How is a rotator cuff tear diagnosed?
Your doctor will examine your shoulder after reviewing your medical history and discussing your symptoms. They will see if the area is tender and if there is any deformity. They will also test your range of motion and your arm strength.
One test that a doctor may perform to diagnose a rotator cuff tear is the drop-arm test. In this test, the patient slowly lowers their arm to their waist. If they have a rotator cuff tear, they will be unable to lower the arm as far as the waist. Overall, the key to identifying a rotator cuff tear is pain accompanied by weakness, according to the American Academy of Family Pediatrics (AAFP).
In addition to a physical examination, your doctor may use imaging tests to confirm their diagnosis, including:
- X-ray: An x-ray cannot show a rotator cuff tear as it does not display soft tissues, but it will show bone spurs, which may be indicative of a tear, or any other problems if they exist.
- MRI: An MRI can display the rotator cuff tear along with its location and size, which your doctor can use to determine how long you’ve had it based on the quality of the rotator cuff muscles.
Can a rotator cuff tear heal on its own?
In most cases, a rotator cuff tear will not heal on its own. Instead, without treatment, rotator cuff tears can get larger and increase in pain over time, leading to permanent loss of motion or weakness in the shoulder.
It isn’t as easy as resting and not moving your shoulder for a prolonged period of time, either — instead of healing the tear, this can lead to frozen shoulder.
However, while tears cannot heal on their own, surgery isn’t necessarily required.
How do you treat a rotator cuff tear?
Nonsurgical rotator cuff tear treatment
Many rotator cuff tears can be treated without surgery. In fact, rotator cuff tears are treated non-surgically in about 80% of patients. In addition to rest, the following can be used as treatment before resorting to surgery:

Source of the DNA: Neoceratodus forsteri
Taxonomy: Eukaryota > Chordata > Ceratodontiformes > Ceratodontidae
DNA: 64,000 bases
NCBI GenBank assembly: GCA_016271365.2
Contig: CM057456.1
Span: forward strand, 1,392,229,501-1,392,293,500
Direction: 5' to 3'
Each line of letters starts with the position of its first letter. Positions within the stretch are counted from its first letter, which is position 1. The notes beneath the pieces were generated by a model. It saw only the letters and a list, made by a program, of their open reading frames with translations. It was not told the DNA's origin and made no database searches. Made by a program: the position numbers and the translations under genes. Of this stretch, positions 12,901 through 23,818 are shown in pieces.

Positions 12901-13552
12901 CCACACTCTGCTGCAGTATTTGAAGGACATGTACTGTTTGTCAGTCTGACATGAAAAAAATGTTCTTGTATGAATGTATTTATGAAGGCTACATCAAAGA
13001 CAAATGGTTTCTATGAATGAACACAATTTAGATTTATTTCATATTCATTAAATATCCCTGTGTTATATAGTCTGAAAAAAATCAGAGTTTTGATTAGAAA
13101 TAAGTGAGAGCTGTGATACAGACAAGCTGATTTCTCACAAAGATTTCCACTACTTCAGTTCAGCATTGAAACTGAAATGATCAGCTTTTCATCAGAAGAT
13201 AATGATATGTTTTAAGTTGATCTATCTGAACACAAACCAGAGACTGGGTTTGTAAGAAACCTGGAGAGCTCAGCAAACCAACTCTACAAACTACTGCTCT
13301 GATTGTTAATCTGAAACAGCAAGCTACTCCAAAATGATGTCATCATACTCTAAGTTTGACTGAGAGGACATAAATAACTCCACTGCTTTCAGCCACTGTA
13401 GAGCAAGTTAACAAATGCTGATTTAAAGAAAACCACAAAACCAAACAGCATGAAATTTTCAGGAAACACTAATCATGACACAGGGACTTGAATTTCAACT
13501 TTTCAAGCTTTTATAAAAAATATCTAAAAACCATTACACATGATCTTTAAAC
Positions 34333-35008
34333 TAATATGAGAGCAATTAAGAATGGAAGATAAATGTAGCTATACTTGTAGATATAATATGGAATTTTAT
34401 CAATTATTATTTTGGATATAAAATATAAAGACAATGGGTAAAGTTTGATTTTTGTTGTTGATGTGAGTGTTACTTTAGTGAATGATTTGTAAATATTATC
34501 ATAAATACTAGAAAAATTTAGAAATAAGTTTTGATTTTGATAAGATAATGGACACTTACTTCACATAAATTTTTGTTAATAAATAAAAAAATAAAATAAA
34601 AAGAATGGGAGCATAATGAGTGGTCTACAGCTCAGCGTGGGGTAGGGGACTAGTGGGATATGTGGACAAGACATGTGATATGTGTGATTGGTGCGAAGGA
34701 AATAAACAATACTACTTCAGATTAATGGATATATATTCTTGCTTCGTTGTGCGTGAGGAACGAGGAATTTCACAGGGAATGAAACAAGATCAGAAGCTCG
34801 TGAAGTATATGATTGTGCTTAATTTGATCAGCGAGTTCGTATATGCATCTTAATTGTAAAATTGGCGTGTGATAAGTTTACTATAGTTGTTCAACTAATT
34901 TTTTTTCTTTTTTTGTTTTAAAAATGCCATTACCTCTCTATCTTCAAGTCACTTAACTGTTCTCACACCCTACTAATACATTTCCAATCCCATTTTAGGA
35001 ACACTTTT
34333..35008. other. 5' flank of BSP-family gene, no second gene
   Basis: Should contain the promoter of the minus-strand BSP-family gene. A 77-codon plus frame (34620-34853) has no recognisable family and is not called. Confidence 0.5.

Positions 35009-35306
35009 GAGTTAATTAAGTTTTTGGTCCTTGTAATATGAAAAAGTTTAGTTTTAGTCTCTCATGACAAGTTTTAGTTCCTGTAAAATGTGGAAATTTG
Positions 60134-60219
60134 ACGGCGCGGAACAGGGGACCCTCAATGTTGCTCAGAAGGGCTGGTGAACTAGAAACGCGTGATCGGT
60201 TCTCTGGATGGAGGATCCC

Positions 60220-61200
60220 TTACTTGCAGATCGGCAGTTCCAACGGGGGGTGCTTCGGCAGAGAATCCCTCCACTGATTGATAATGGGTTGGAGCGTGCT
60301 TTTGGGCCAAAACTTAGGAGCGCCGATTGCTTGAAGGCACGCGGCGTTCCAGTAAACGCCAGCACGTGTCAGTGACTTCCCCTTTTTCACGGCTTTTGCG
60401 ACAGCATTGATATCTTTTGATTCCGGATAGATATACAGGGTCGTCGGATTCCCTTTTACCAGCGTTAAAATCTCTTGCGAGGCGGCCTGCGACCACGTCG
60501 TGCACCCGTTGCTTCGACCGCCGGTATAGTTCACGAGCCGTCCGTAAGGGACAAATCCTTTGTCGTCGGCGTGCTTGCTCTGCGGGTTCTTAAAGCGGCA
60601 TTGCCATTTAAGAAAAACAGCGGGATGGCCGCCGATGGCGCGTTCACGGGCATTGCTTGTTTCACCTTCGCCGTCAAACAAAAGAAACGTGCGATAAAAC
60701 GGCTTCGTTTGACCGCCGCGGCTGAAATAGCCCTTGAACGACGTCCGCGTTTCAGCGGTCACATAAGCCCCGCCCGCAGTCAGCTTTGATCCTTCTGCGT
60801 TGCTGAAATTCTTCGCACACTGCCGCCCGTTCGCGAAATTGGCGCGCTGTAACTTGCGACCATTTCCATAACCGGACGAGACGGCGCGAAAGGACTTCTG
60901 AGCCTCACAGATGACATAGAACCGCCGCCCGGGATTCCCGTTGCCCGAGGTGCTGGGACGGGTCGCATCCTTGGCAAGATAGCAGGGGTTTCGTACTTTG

Avoid activities that cause shoulder and arm pain.
Ibuprofen and naproxen can help reduce swelling and pain.
Exercises and physical therapy
Exercises can help restore strength, flexibility and motion in the shoulder, but they should be selected and performed under the guidance of an experienced physical therapist. Strengthening your shoulder and surrounding areas can help reduce pain and prevent further injury,
If the other treatments do not help, then corticosteroid injections can help reduce inflammation and pain.
Rotator cuff tear surgery
If you are experiencing pain at night and difficulty lifting and reaching with the affected arm, despite medication and activity modification, you may need surgery.
Dr. Alexander says, “If you do have a torn rotator cuff, if it’s a full-thickness tear in a functional and active patient, usually they get it repaired arthroscopically. If it’s a partial tear or just an irritation of the rotator cuff, it’s treated like rotator cuff tendonitis or impingement syndrome.”
Other factors that determine whether or not you should have surgery include:
- Duration of symptoms: Your symptoms have lasted 6 to 12 months.
- Size of tear: Your tear is large (more than 3 cm) and is surrounded by high-quality tissue.
- Loss of function: You are experiencing weakness and loss of function.
- Type of tear: You have an acute tear.
The type of surgery used to treat a rotator cuff tear depends on the type of tear and condition of the patient:
- Arthroscopic surgery: In a shoulder arthroscopy, your doctor will make a small incision in your shoulder and then use an arthroscope to fix the tear. Arthroscopic surgery is ideal because it has a shorter recovery time compared to other forms of surgery. In addition, studies show that arthroscopic rotator cuff repair has long-lasting outcomes with high patient satisfaction.
- Open repair: In an open repair, your doctor will use larger instruments on the muscles of the shoulder to fix the tear.
- Mini-Open: A combination of arthroscopic and open methods, your doctor will start with an arthroscope and then finish with larger instruments.
- Shoulder replacement: If the rotator cuff tear is significantly large, you may need a shoulder replacement.
How do you treat a rotator cuff tear?
If you have surgery to treat your rotator cuff tear, you will need to wear a sling for 4-6 weeks. The exact recovery time depends on the type of surgery you received, the size of the tear, and how long the rotator cuff was torn. It may take anywhere from 4-6 months to a year to fully recover.
Alexander Orthopaedics is here to be your partner in full recovery. Whether you need orthopedic surgery, physical therapy, or both, we pride ourselves on creating holistic, individualized treatment plans for our patients. Our team of expert physicians and physical therapists will determine a shoulder surgery and treatment plan that works best for you.